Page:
When you focus your energy on thinking positively, you may feel that a lot of the worries and heaviness that you carry around is alleviated.  Having a more positive outcome can help to ease anxiety which can lead to less stress.  As many of us know, stress is one of those things that can take a life of its own.  Positive thinking has been shown to lessen bouts of anxiety and depression and leading to a more consistent positive outlook on life.  Positive thinking can also help you gain a more positive view of yourself which can lead to more positive self-talk which increase your sense of self-worth.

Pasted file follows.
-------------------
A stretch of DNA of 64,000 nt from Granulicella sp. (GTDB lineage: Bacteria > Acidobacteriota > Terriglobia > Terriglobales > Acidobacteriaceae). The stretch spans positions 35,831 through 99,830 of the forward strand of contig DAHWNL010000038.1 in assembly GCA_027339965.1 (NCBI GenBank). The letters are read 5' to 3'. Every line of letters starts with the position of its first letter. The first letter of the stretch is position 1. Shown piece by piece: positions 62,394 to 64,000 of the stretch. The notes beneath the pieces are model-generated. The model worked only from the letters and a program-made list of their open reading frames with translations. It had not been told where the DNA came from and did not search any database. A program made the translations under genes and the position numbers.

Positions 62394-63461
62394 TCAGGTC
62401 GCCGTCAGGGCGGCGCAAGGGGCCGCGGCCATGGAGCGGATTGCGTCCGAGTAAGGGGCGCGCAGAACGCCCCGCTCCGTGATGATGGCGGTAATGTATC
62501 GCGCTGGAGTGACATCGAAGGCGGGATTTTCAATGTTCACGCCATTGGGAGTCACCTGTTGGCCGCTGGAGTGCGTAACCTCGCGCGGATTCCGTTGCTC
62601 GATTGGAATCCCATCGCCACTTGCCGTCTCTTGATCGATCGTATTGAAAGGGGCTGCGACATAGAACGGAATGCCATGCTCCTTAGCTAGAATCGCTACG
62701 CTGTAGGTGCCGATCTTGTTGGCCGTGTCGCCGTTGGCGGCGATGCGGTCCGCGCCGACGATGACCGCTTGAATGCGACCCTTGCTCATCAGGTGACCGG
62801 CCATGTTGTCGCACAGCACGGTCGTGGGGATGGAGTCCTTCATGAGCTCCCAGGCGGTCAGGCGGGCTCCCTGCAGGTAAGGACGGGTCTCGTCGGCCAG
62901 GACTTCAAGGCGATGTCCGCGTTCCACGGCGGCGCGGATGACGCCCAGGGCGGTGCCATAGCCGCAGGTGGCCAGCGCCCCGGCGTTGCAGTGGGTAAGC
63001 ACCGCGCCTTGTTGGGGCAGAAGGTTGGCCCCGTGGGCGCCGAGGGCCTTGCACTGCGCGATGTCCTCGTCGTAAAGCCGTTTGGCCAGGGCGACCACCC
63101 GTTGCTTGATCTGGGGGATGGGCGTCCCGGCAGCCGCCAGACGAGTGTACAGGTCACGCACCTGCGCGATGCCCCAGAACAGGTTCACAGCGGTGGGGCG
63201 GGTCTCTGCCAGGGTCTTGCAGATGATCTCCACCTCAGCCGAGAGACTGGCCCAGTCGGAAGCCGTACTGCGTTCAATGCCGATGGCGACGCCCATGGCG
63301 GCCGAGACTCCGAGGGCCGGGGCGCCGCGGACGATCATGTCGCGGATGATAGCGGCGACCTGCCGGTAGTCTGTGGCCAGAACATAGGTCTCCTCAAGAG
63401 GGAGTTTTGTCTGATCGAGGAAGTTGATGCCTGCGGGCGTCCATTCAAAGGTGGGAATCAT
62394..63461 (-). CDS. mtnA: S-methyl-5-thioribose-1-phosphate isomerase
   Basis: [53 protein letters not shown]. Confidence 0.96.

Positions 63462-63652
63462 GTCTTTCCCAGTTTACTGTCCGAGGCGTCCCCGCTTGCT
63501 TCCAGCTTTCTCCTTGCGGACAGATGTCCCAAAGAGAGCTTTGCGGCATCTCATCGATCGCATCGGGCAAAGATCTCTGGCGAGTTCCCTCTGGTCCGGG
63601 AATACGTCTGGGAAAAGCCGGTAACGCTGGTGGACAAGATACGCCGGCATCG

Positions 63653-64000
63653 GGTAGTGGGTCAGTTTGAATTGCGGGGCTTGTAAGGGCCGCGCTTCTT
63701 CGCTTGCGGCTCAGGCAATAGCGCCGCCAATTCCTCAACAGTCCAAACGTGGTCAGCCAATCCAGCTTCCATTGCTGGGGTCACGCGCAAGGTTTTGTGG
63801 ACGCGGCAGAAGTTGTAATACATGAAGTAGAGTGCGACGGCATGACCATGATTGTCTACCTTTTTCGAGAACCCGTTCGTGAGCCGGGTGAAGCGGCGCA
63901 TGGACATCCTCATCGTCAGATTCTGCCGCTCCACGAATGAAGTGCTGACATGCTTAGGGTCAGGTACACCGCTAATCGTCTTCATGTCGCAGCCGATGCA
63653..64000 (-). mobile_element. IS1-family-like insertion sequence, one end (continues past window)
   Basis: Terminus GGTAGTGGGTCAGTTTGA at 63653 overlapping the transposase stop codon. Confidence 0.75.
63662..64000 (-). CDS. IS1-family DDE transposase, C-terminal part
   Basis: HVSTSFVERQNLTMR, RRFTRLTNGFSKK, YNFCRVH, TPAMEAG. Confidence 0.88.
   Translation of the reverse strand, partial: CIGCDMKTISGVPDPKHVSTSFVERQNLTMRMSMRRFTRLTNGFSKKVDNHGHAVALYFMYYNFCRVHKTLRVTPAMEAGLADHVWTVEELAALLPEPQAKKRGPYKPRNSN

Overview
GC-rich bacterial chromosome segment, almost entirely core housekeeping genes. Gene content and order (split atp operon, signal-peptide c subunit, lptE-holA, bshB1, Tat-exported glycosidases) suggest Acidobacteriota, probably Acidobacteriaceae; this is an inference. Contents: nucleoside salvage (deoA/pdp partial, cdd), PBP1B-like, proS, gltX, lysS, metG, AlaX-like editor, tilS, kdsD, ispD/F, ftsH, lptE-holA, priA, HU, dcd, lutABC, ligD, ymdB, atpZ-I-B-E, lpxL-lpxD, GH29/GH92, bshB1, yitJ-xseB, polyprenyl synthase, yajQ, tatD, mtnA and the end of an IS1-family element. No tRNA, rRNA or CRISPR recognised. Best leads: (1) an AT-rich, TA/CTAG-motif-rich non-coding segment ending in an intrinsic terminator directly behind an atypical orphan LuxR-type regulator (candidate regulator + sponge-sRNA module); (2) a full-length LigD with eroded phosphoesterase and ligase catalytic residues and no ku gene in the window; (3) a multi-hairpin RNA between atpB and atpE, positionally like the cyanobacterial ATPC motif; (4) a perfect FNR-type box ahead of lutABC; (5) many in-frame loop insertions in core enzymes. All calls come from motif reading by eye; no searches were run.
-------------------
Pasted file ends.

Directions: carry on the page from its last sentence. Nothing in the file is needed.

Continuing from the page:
Woman celebrating improved mental health because she started thinking positively

As you can see there are quite a few benefits to thinking positively.  Over time and with practice, hopefully you will begin to experience these benefits.

What would you add to this list?

The 3 Types of Mindsets that Can Hinder Change

Your mindset can be one of the hardest things to change.  This is mainly due to the way that we arrive at our mindsets.  Mindsets are often formed because of our upbringing, culture, life experiences, and beliefs.  Mindsets tend to be deep seated and can often be a challenge to change.

I wanted to take a moment to discuss mindsets because you must be aware of the mindsets that you hold when considering how you respond (or not) to change.   Let us explore a few mindsets.